There is an extant act of the U.S. Congress that is as obscure as it is harmful to a critical bilateral relationship. The legislative item is the Jackson-Vanik amendment (or, to be technical, Section 401, Title IV of the Trade Act of 1974, P.L. 93-618). It is obscure because many members of Congress—even those with foreign affairs portfolios—are unaware that it still applies. The relationship it undermines is that between the United States and Russia.
Jackson-Vanik (JV) dates back to a tit-for-tat exchange between the United States and the Soviet Union during the Cold War. In August, 1972, the Soviets began to levy exorbitant "education reimbursement fees" on its citizens who wished to emigrate. While seen as applying broadly to all religious minorities and "refuseniks," the primary target of the measure were Soviet Jews seeking to leave for Israel and the West, and the ostensible purpose was to address or partially alleviate the resultant "brain drain" by billing would-be émigrés for their Soviet Union-provided education.
JV, an amendment to the 1974 Trade Act, named after its principal cosponsors, Senator Henry "Scoop" Jackson (D-WA) and Rep. Charles Vanik (D-OH), denied "most favored nation" status to, and placed trade restrictions on, certain countries that restricted emigration. It was signed into law by President Gerald R. Ford in January 1975, following a unanimous vote in Congress. While not restricted to the Soviet Union, this was clearly the primary focus of and motivation behind the legislation.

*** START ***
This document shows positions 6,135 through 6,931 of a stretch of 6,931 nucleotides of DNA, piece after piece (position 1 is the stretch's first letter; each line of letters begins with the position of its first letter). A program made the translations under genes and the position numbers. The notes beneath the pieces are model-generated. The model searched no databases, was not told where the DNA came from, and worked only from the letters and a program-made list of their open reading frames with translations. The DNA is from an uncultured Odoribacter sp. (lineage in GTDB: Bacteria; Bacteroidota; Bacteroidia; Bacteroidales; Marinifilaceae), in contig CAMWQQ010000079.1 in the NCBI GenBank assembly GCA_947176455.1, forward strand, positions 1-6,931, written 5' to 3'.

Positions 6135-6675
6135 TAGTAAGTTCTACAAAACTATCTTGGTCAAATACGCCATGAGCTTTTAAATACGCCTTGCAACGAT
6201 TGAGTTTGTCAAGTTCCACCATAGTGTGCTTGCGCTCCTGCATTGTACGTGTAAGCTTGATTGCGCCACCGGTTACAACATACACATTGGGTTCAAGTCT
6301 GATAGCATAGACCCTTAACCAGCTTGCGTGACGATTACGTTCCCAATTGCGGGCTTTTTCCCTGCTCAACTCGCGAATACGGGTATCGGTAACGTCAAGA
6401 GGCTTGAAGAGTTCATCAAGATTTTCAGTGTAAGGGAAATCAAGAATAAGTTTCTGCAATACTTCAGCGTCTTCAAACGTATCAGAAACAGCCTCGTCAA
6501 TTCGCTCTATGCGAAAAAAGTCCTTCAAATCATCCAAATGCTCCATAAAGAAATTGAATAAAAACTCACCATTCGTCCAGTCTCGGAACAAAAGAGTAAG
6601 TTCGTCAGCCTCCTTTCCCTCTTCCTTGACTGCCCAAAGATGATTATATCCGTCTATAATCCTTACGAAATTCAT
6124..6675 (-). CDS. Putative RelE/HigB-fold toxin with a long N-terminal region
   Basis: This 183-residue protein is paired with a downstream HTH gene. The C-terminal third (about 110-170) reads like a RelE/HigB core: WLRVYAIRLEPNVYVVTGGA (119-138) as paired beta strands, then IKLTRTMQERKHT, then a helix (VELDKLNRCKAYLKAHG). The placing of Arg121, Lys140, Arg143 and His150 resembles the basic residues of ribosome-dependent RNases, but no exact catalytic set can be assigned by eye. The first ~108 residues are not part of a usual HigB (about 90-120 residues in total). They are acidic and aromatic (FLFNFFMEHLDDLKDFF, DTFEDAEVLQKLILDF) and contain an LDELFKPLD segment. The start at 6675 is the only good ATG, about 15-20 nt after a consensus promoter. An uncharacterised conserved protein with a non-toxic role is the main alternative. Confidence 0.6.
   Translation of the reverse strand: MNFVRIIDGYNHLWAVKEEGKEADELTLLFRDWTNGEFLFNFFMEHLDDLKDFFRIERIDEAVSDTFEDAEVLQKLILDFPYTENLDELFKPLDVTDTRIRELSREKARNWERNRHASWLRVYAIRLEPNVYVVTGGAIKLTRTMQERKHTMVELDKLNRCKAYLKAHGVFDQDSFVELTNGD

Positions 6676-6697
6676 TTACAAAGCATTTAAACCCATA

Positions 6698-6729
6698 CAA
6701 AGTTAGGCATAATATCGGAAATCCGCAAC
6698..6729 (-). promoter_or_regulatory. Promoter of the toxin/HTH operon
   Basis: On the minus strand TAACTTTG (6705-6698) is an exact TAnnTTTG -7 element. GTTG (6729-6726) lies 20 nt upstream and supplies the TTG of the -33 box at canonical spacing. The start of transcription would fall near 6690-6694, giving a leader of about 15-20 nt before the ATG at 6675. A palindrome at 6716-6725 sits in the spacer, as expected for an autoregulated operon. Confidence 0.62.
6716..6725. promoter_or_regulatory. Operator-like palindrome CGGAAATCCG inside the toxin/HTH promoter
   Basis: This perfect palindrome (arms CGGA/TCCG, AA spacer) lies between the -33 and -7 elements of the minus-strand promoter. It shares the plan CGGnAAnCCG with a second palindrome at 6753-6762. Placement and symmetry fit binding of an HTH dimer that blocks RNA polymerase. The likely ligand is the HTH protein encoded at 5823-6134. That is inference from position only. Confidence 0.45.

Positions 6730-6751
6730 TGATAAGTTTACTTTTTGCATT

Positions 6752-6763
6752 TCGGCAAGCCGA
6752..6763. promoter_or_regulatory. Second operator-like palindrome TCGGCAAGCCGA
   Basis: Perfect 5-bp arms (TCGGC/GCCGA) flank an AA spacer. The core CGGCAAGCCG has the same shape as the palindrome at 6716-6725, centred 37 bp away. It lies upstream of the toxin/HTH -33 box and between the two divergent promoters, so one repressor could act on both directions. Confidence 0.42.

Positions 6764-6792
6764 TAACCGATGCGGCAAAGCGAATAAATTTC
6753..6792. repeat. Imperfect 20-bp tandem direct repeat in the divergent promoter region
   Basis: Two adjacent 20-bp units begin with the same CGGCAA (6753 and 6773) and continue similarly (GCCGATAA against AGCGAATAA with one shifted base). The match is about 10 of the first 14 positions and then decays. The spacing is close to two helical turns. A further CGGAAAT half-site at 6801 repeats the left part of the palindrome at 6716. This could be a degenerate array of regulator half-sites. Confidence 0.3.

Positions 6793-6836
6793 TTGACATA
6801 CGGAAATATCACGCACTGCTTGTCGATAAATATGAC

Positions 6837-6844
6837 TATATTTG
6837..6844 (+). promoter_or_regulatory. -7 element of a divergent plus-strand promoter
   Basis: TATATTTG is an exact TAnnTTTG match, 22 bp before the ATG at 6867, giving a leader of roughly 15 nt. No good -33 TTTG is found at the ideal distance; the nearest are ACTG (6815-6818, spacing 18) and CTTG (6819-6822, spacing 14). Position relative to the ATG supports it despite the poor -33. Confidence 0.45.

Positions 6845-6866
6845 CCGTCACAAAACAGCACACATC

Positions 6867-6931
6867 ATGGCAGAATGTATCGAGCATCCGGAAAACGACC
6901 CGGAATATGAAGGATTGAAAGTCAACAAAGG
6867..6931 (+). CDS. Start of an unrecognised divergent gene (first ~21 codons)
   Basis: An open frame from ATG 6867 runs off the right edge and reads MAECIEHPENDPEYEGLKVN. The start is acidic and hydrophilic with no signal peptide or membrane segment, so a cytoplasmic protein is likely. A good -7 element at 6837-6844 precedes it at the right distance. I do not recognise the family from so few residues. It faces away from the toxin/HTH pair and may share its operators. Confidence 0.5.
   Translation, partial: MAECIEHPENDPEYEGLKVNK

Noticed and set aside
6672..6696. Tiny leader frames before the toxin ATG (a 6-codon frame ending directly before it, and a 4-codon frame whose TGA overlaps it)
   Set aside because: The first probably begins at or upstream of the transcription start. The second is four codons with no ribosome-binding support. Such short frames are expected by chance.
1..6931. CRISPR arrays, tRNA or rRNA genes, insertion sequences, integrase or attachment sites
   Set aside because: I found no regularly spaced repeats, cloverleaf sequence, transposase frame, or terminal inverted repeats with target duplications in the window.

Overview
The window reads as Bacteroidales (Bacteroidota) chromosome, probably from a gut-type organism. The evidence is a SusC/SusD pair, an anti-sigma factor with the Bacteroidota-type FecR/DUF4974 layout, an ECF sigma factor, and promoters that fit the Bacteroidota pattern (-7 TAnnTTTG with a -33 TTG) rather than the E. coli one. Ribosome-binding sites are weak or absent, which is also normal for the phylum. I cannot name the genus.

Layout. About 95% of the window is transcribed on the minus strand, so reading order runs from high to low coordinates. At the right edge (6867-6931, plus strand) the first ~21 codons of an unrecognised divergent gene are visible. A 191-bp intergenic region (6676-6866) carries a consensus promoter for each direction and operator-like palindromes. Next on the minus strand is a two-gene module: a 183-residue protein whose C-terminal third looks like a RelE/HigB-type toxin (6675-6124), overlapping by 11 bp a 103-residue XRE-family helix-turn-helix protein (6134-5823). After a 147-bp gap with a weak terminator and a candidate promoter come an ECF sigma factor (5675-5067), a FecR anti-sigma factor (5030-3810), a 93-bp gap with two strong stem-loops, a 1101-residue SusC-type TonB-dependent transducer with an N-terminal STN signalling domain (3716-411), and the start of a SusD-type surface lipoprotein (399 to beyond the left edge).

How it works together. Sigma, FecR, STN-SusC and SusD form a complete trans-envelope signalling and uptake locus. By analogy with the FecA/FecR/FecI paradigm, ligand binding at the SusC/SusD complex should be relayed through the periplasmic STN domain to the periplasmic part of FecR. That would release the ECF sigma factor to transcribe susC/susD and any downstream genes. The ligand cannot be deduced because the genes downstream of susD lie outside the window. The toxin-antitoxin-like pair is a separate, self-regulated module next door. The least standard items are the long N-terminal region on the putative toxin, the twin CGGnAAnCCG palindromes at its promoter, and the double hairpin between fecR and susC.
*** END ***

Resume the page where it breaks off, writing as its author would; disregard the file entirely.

JV authorizes the President of the United States to waive the restrictions for countries that meet "minimal emigration standards." This process is termed "graduating" a country from Jackson-Vanik, thus granting Permanent Normal Trade Relations by act of Congress. While graduation is in principle—and in keeping with the original intent of JV—based on a country's emigration performance, Congress may apply additional, human-rights related criteria, in considering whether a country merits permanent graduation. In this regard, it should be noted that China was graduated from JV some five years on, and among the former Soviet states, Ukraine and Georgia have also subsequently graduated. For Russia, however, JV remains in force. 1
Let us consider the impact of JV on the Soviet Union, then Russia, over the past 35 years. At first, it did little or nothing to open the door for Soviet Jews wishing to emigrate. Following its enactment, the Soviets responded to this external pressure by actually reducing further the number of exit visas. The thaw came with the arrival of Mikhail S. Gorbachev as secretary-general of the Communist Party of the Soviet Union, and the resultant compliance with emigration protocols of the Organization for Security and Cooperation in Europe.
The bottom line is that, since Jackson-Vanik, some one million Soviet Jews have immigrated into Israel, and about half that number of Jews and Christians of various denominations has immigrated to the United States. In consequence, the National Committee for Soviet Jewry (NCSJ) published the following statement in March 2003: